UN highlights illegal fishing with “Day against IUU fishing”


USCGC Jarvis in pursuit of suspected illegal fishing vessels (file image courtesy of USCG)

Posted on June 4, 2021 at 3:13 PM by

China Ocean Dialogue

The United Nations uses June 5 of each year to draw public attention to the negative impacts of IUU fishing, which undermines its sustainable development goals of ensuring that fishing can provide food and jobs. This year, questions about sustainability and seafood consumption have surfaced into the mainstream debate following a controversial Netflix documentary, Seaspiracy.

More than a third of the world’s fish stocks are overexploited, that is, taken at a rate where they cannot recover. Illegal activities add even more pressure, degrading the marine environment, making it more difficult to determine the number of fish and harming the prospects of legal fishermen and people in the poorest parts of the world.

What is IUU fishing?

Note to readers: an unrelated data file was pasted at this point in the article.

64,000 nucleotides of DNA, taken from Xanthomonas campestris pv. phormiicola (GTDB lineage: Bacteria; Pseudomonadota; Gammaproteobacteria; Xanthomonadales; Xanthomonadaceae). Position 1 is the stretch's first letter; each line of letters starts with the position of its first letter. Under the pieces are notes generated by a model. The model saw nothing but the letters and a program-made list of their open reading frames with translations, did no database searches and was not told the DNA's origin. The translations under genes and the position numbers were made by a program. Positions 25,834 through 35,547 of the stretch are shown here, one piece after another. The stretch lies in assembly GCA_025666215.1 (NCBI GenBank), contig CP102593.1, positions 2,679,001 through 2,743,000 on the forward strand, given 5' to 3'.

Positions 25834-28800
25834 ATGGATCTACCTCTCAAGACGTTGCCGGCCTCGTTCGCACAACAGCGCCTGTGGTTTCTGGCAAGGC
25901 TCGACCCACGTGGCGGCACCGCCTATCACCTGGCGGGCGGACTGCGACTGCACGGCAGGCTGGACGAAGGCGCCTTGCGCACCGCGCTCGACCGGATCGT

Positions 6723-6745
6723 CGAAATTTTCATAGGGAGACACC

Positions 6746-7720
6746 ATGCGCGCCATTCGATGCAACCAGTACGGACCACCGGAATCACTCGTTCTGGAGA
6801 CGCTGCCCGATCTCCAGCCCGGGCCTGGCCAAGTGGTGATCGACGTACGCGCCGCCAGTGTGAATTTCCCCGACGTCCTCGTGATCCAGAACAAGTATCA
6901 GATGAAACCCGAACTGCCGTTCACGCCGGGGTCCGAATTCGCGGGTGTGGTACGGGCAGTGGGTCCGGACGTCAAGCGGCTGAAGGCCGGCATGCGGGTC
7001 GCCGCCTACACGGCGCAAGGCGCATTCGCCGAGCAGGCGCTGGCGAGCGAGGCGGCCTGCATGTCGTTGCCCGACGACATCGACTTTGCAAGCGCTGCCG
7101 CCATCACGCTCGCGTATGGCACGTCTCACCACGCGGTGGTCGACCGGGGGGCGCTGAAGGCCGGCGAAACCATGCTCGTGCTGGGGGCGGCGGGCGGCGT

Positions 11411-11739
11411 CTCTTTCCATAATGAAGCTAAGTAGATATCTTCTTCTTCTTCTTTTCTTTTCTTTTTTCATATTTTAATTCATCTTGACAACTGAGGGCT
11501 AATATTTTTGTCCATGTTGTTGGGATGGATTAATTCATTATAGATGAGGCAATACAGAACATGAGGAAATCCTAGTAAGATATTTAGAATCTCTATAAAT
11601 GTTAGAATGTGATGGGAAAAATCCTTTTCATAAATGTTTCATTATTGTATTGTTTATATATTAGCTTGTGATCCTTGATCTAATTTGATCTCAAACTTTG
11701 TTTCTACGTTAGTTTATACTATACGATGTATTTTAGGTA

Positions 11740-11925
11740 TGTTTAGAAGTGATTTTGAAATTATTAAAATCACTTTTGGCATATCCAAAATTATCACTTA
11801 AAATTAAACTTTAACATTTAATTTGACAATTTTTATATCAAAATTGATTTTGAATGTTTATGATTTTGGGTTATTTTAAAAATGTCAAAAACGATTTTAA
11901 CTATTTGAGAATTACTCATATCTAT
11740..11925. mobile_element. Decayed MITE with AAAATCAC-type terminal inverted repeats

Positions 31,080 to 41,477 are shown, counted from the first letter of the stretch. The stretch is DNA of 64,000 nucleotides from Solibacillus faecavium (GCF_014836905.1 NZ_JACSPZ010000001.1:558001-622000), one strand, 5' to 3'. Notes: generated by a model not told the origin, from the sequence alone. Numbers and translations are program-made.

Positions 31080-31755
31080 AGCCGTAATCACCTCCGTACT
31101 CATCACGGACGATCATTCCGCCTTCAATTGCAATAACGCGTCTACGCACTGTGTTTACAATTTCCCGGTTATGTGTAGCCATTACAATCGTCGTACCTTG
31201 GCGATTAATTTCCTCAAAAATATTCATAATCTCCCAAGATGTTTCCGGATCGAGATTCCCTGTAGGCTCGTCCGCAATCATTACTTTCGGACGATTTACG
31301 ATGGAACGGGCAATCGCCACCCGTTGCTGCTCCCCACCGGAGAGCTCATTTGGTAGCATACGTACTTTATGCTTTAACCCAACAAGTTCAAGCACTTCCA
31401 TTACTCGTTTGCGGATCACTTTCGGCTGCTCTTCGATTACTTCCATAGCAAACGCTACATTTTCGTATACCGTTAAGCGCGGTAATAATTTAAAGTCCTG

Illegal, unreported and unregulated (IUU) fishing includes any fishing that violates fishing laws and regulations or takes place beyond their reach.

Illegal fishing generally means without a license, in an area where fishing is prohibited, with prohibited gear, in excess of a quota or for protected species. Very often, it is a vessel that enters the waters of a country without a fishing license, or fishes with a license but catches more than is permitted.

Then there is the problem of unreported and underreported catches by licensed vessels seeking to violate quotas or catch prohibited species.

Although most of the world’s fish are caught in the national waters of coastal states – within 200 nautical miles of their coasts – much of the unregulated fishing takes place beyond that on the high seas, which covers nearly of 45% of our planet. Uneven regulation and enforcement in this vast area allows for endemic IUU fishing.

Where does it take place ?

IUU fishing is present everywhere, from shallow coastal or inland waters to the most remote parts of the ocean. It particularly affects countries in the south of the world where fisheries management may be poorly developed or where resources are limited to monitor their waters or enforce regulations. West Africa and the west-central Pacific are assessed as having the highest rates of illegal fishing, followed by the Bering Sea and the southwest Atlantic.

How many fish are caught illegally?